For those who learn better via visual tools, Microsoft has also greatly expanded the number of online video courses available for Azure, that can be accessed for free. There are also some excellent, “deep-dive” topic areas that can also be used to help prepare you for Azure certification.

Conclusions or Wot I Think

I use the term “D365CE professional” a number of times throughout this post. This is a perhaps unhelpful label to ascribe to anyone working with D365CE today. A far better title is, I would argue, “Microsoft cloud professional”, as this gets to the heart of what I think anyone who considers themselves a D365CE “expert” should be. Building and supporting solutions within D365CE is by no means an isolated experience, as you might have argued a few years back. Rather, the onus is on ensuring that consultants, developers etc. are as multi-faceted as possible from a skillset perspective. I talked previously on the blog about becoming a swiss army knife in D365CE. Whilst this is still a noble and recommended goal, I believe casting the net wider can offer a number of benefits not just for yourself, but for the businesses and clients you work with every day. It puts you centre-forward in being able to offer the latest opportunities to implement solutions that can increase efficiency, reduce costs and deliver positive end-user experiences. And, perhaps most importantly, it means you can confidently and accurately attest to your wide-ranging expertise in any given situation.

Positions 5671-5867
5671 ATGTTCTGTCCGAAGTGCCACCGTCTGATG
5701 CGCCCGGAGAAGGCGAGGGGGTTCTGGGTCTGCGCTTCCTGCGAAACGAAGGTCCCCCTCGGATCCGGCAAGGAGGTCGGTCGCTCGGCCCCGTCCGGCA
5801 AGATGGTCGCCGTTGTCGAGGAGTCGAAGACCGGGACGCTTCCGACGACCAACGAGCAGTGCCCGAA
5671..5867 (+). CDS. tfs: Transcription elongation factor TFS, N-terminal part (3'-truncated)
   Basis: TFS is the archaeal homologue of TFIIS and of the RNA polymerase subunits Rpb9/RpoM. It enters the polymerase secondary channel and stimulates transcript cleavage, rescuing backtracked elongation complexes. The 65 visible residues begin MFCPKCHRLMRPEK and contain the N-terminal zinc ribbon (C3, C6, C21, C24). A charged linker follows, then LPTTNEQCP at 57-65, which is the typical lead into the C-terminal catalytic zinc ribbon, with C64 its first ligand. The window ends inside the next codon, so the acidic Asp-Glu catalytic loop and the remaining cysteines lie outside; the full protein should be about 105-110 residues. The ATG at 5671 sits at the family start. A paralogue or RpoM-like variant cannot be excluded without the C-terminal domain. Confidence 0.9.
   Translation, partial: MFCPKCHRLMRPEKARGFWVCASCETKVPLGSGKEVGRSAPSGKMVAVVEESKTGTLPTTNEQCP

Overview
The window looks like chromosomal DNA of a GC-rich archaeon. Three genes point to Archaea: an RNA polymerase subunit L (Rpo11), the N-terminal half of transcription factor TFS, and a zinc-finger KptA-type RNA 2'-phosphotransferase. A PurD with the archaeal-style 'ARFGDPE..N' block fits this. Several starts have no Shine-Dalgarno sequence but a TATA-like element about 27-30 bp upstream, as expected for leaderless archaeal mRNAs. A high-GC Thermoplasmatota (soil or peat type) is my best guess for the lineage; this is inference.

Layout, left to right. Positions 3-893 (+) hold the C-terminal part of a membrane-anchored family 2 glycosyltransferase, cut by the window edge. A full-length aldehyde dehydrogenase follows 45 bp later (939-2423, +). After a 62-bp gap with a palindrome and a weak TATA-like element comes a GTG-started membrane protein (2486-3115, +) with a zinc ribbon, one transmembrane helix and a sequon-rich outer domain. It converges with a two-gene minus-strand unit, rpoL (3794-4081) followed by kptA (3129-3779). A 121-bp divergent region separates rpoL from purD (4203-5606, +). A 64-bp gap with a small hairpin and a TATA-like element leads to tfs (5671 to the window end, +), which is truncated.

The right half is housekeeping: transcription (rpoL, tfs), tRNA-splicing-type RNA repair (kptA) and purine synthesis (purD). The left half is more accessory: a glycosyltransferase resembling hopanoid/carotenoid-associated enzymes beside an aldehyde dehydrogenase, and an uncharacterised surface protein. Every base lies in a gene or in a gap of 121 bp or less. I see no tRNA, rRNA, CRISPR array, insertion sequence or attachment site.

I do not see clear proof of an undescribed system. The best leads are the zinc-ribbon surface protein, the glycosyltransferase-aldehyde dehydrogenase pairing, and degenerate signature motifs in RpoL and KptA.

Dynamics CRM/Dynamics 365 for Customer Engagement (CRM/D365CE) is an incredibly flexible application for the most part. Regardless of how your business operates, you can generally tailor the system to suit your requirements and extend it to your heart’s content; often to the point where it is completely unrecognisable from the base application. Notwithstanding this argument, you will come across aspects of the application that are (literally) hard-coded to behave a certain way and cannot be straightforwardly overridden via the application interface. The most recognisable example of this is the Lead Qualification process. You are heavily restricted in how this piece of functionality acts by default but, thankfully, there are ways in which it can be modified if you are comfortable working with C#, JScript and Ribbon development.

Before we can start to look at options for tailoring the Lead Qualification process, it is important to understand what occurs during the default action within the application. In developer-speak, this is generally referred to as the QualifyLead message and most typically executes when you click the button below on the Lead form:

When called by default, the following occurs:

  • The Status/Status Reason of the Lead is changed to Qualified, making the record inactive and read-only.
  • A new OpportunityContact and Account record is created and populated with (some) of the details entered on the Lead record. For example, the Contact record will have a First Name/Last Name value supplied on the preceding Lead record.
  • You are automatically redirected to the newly created Opportunity record.